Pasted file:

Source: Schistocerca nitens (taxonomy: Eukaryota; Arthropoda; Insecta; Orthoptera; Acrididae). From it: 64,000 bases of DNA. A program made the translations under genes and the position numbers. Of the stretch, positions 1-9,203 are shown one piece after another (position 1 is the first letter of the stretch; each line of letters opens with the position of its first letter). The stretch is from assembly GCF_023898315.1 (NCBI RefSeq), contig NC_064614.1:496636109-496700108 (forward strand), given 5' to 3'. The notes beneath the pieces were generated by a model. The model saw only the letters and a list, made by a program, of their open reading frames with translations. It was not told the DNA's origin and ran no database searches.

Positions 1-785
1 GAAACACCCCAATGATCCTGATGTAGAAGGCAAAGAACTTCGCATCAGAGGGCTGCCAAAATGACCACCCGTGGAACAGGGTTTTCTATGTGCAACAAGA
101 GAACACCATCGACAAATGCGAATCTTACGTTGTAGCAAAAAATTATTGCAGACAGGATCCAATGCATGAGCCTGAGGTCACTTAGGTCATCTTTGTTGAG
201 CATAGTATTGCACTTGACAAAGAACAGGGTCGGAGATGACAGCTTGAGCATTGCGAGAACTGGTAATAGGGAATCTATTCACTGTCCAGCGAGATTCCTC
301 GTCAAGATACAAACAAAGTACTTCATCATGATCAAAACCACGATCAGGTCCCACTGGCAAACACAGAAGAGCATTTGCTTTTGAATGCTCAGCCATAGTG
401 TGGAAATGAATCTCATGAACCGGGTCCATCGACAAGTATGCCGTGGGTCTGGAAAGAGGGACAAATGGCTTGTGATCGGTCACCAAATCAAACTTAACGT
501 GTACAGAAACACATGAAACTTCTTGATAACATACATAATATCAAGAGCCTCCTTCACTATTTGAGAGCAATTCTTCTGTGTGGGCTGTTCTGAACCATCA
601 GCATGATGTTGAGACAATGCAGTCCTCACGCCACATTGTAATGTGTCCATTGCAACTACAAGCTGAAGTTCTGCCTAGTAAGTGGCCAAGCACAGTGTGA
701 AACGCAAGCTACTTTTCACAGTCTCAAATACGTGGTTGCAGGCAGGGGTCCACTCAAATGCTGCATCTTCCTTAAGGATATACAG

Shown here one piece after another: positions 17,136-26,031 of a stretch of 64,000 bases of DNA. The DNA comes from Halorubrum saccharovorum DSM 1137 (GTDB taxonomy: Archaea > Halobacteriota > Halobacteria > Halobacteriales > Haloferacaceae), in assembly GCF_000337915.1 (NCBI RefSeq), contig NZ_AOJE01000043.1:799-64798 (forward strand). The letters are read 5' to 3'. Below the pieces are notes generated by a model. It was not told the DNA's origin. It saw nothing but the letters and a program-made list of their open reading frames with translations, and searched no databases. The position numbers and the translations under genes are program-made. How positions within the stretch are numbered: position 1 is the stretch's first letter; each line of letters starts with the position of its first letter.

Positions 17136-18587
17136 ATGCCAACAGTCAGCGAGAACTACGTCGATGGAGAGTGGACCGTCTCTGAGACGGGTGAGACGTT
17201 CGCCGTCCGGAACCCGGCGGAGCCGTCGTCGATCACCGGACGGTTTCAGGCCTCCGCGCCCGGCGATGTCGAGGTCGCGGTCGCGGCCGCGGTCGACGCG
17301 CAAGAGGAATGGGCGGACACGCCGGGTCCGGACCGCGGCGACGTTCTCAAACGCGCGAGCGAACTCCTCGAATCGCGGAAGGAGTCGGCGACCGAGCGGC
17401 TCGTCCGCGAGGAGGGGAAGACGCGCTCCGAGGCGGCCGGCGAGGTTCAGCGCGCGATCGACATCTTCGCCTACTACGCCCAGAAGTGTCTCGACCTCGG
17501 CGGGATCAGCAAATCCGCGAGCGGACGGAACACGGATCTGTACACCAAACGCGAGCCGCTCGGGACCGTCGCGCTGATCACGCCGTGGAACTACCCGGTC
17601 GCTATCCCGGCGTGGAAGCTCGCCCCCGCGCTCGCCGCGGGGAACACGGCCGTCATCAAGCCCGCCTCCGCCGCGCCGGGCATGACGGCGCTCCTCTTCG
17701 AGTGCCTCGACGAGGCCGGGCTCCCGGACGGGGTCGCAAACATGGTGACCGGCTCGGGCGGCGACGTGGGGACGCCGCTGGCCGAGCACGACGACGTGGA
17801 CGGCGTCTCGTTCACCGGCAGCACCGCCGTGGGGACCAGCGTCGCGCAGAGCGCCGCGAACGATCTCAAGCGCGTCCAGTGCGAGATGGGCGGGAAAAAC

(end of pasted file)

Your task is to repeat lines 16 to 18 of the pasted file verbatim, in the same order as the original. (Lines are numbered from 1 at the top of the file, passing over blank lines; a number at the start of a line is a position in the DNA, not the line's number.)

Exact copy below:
17401 TCGTCCGCGAGGAGGGGAAGACGCGCTCCGAGGCGGCCGGCGAGGTTCAGCGCGCGATCGACATCTTCGCCTACTACGCCCAGAAGTGTCTCGACCTCGG
17501 CGGGATCAGCAAATCCGCGAGCGGACGGAACACGGATCTGTACACCAAACGCGAGCCGCTCGGGACCGTCGCGCTGATCACGCCGTGGAACTACCCGGTC
17601 GCTATCCCGGCGTGGAAGCTCGCCCCCGCGCTCGCCGCGGGGAACACGGCCGTCATCAAGCCCGCCTCCGCCGCGCCGGGCATGACGGCGCTCCTCTTCG